RTD calibrators are much like multifunction calibrators without the multifunction part. Generally single-purpose instruments, thermocouple / RTD calibrators test the
accuracy of temperature sensors through sophisticated electronic circuitry rather than comparison to a reference. In this way they are not true calibrators though they are able to provide
technicians a simple, cost effective way to field test thermocouples and RTDs by comparing the temperature measured by the sensor with the voltage or milliamp signal produced.
Temperature is the most commonly measured parameter in commercial and industrial settings. Industries as diverse as food processing, pharmaceuticals, cold storage, paper manufacturing, and
others absolutely rely on process temperatures being within a certain range. To maintain accuracy, calibrating temperature monitoring equipment is necessary.
Measuring temperature involves a wide range of specialty sensors such as thermocouples, thermistors, resistive temperature detectors (RTDs), infrared (IR) sensors, bimetal thermometers, and
others. These sensors produces an electrical output such as resistance, millivolts or milliamps which correspond to the temperature. These output signals are sent to a readout or controller
where they are displayed or used to control a process function.
When discussing temperature calibration it's important to note that output of the temperature sensors, themselves, cannot be adjusted. Instead, the controller or readout is adjusted to account
for the inaccuracy of the sensor.
Calibration is a comparison between two devices. The first device is the unit to be calibrated, often called the unit under test. The second device is the standard, which has a known accuracy.
Using the standard as a guide, the unit under test is adjusted until both units display the same results while exposed to the same temperature. Typically, calibration of an instrument is checked
at several points throughout the calibration range of the instrument.
Not all standards are created equally. While all standards have a known accuracy, there are some—known as primary standards— that are the highest level of accuracy for a specific parameter. Primary
standards achieve their high accuracy by relying upon measurement technologies using fundamental physical constants that do not drift such as the triple point of water. These fixed values minimize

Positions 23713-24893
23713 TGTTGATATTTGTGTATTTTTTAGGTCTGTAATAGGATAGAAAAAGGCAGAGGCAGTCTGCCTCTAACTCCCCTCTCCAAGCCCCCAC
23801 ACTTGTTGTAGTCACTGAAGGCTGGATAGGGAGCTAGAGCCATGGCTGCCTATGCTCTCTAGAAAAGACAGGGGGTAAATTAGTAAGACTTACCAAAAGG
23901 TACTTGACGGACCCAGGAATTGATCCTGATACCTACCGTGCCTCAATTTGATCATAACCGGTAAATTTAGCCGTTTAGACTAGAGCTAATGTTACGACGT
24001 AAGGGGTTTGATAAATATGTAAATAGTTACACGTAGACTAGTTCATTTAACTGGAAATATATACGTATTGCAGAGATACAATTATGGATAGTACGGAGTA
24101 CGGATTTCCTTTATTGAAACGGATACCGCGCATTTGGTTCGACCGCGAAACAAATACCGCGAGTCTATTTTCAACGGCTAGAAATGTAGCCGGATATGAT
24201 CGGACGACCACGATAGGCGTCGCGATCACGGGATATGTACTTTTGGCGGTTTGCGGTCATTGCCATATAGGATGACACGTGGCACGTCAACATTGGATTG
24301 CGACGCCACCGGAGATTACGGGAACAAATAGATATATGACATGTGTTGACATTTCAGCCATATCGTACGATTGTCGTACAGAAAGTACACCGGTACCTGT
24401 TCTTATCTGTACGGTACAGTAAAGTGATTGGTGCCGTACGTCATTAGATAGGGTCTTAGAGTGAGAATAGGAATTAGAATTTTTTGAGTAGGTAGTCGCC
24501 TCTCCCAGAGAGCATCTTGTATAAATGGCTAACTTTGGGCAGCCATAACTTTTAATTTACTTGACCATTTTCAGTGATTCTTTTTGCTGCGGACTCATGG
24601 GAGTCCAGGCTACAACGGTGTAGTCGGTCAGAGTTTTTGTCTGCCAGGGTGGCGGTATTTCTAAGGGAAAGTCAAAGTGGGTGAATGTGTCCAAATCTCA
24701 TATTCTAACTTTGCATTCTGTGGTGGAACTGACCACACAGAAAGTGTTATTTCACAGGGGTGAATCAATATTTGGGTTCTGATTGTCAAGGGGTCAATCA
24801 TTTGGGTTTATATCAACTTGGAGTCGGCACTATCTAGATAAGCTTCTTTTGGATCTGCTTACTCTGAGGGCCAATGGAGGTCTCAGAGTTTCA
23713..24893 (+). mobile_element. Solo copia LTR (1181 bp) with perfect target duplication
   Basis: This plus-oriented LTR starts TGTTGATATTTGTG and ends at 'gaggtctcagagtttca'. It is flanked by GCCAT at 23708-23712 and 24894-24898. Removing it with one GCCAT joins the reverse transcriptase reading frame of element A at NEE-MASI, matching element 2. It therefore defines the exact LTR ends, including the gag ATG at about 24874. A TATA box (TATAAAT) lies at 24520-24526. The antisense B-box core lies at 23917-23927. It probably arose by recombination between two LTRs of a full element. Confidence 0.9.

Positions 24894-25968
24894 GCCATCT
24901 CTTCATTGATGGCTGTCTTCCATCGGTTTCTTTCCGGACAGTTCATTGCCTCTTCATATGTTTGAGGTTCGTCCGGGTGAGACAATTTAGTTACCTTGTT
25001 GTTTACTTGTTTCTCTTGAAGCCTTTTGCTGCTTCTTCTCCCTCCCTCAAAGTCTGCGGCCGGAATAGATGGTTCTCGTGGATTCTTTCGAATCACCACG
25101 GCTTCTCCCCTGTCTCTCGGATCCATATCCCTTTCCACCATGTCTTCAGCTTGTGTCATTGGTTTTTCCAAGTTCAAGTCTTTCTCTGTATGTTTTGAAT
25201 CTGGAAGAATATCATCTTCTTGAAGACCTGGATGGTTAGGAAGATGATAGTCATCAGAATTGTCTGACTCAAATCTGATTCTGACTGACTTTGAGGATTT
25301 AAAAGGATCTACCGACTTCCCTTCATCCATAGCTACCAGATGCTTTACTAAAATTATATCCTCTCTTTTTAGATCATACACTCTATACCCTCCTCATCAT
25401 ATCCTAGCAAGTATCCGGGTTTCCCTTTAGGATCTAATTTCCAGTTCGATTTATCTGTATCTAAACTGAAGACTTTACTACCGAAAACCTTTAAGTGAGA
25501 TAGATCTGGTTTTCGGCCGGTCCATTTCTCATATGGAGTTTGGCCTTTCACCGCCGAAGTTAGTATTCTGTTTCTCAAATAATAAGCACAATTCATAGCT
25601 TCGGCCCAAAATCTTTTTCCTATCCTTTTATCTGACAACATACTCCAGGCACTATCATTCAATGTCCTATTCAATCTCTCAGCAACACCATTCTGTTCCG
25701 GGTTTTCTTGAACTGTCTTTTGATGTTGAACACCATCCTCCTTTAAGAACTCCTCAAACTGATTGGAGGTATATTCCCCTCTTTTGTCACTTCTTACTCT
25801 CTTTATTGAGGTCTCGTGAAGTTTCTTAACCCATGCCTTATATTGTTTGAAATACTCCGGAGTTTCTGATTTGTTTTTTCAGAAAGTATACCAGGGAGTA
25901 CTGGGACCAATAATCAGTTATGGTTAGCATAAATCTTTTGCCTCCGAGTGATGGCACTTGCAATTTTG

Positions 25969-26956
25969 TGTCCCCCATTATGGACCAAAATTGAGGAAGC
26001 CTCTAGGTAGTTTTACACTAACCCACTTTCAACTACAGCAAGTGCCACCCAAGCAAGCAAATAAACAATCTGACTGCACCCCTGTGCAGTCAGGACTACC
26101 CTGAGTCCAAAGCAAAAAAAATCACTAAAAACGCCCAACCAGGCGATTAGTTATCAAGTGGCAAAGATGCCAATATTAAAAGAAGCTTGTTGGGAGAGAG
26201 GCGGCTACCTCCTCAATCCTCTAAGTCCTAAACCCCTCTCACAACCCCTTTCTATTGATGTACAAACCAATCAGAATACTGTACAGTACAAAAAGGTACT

uncertainty, making primary standards the most accurate calibration tools.
Temperature calibrations are done in accordance with The International Temperature Scale of 1990. ITS-90 is the legal temperature scale that establishes a number of fixed point temperatures that
can be used as reference values. The purpose of which is to define procedures for calibrating temperature equipment in such a way that the values of obtained are precise and reproducible, while at
the same time approximating the corresponding thermodynamic values as closely as possible.
To improve the quality of a calibration to levels acceptable to outside organizations, it is generally desirable for the calibration and subsequent measurements to be traceable to internationally
recognized standards. Establishing traceability is accomplished by a formal comparison to a standard which is directly or indirectly related to national standards ( such as NIST in the USA),
international standards, or certified reference materials.
Temperature Calibrator Specifications
There are three specifications that are of extreme importance when selecting a temperature calibrator. Understanding these specifications and their implications will go a long ways towards helping
you select the best calibrator for your needs.
Accuracy: An expression of how closely a measured value agrees with the true or expected value of the quantity of interest (NCSL glossary). For temperature calibrators, accuracy
is the relationship between the instrument's display temperature and the actual temperature of calibration well. Accuracy is improved by regular calibrations to a traceable standard.
Stability: The tendency of an attribute to remain within tolerance (NCSL glossary). When a calibrator reaches its set-point, there is some fluctuation in temperature as the unit
tries to maintain that temperature. That fluctuation can influence calibrations. Stability adds to accuracy in determining overall system uncertainty.
Uniformity: Temperature homogeneity of the heat source throughout the test zone. All calibrators have slight temperature differences from the bottom of the of the test well to
the top as well as from the middle of the test well outward. A few simple strategies allow users to place probes in such a way as to minimize uniformity errors.
Things to consider when selecting a temperature calibrator:
What type of electrical signal does it output?
Do I need to calibrate sensors or just temperature displays?
Which is more important? Speed to change temperatures or doing multiple probes at a time?
How deep does the dry block or liquid bath need to be?
What are the physical characteristics (size, shape) of the sensor?
Over what temperature range is it used?
And what accuracies are relied on over those temperatures?
Must the calibrations occur in a laboratory or can they be done in the field or even in-situ?
If you have any questions regarding temperature calibrators please don't hesitate to speak with one of our engineers by e-mailing us at email@example.com or calling 1-800-884-4967.